By Trey Rusk
I cannot think of a more Chicken Shit way for a city to make money than to use red light cameras. It turns out that Governor Greg Abbott agrees. Abbott signed HB 1631 just before the session ended on Memorial Day.
I have always believed that the cities that installed these devices did so as a money making scheme and not to curtail traffic accidents. In fact, I think red light cameras caused more accidents. The signs and the accompanying distracting photo flash designed to capture the vehicles license plate clearly pulled driver attention away from the road.
The cities made $75 a pop on the fines which was usually split between them and the red light camera company. An offender would receive a letter in the mail along with a photo of their vehicle running a red light. The offense was civil and hard to fight because many cities would place a hold on the vehicle registration until the penalty was paid.
One city in the area that I worked Auto Crimes had such a device. You knew you had run it because the flash would go off. The reason I thought they were Chicken Shit was because the yellow caution light could be manipulated by the company. In other words, a shorter yellow light means more violations and more money for both the city and red light camera company.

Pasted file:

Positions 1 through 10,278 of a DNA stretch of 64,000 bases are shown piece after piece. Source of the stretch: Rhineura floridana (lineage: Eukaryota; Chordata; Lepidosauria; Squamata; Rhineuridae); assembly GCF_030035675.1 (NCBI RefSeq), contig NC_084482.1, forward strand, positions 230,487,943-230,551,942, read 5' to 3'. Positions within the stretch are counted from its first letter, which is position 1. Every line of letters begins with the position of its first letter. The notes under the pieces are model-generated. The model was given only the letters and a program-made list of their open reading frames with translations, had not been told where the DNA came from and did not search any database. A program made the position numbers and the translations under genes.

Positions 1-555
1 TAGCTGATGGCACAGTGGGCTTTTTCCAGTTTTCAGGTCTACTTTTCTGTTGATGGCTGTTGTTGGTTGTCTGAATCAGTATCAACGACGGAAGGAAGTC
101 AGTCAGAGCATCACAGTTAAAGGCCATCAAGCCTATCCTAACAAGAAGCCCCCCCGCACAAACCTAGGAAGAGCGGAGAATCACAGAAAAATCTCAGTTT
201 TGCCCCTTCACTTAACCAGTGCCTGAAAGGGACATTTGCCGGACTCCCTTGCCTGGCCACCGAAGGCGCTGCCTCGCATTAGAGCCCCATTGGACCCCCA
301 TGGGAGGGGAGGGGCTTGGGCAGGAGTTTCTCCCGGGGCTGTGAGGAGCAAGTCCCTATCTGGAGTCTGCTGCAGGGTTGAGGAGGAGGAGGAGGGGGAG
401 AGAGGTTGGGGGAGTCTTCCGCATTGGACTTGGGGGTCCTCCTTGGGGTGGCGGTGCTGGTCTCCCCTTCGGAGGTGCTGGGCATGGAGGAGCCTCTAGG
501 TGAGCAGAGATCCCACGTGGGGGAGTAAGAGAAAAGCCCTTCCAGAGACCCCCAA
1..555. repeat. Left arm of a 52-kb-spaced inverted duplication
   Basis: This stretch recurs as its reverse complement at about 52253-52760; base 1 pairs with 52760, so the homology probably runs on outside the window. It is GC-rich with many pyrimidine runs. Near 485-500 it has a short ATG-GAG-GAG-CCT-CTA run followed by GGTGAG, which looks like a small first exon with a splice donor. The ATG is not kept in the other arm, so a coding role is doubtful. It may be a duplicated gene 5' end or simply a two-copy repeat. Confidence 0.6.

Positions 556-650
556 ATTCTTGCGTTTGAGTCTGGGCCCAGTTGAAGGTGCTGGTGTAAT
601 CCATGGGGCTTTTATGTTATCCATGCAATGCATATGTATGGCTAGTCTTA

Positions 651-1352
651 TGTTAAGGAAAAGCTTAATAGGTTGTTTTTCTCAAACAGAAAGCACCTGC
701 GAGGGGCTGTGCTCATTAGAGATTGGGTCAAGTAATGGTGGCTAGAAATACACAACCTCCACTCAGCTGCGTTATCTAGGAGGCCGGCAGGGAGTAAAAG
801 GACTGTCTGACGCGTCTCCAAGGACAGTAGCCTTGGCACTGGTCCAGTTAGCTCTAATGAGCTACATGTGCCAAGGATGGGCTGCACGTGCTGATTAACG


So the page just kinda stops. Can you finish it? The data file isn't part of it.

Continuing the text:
I hate to admit this, but they had quite a few pictures of my undercover vehicle due to the fact that I would be running a loose surveillance on someone and trip the camera. I never received a ticket because my vehicle plates were fictitious. I did get self satisfaction from knowing somebody was having to look up the information only to hit a dead end.
An amendment lets cities keep operating the cameras until their contracts with vendors expire, although some communities have begun negotiations to terminate the deals earlier. The law also prevents counties and Texas officials from refusing to register a vehicle amid unpaid red-light camera tickets.
Good Job Texas!
That's the way I see it.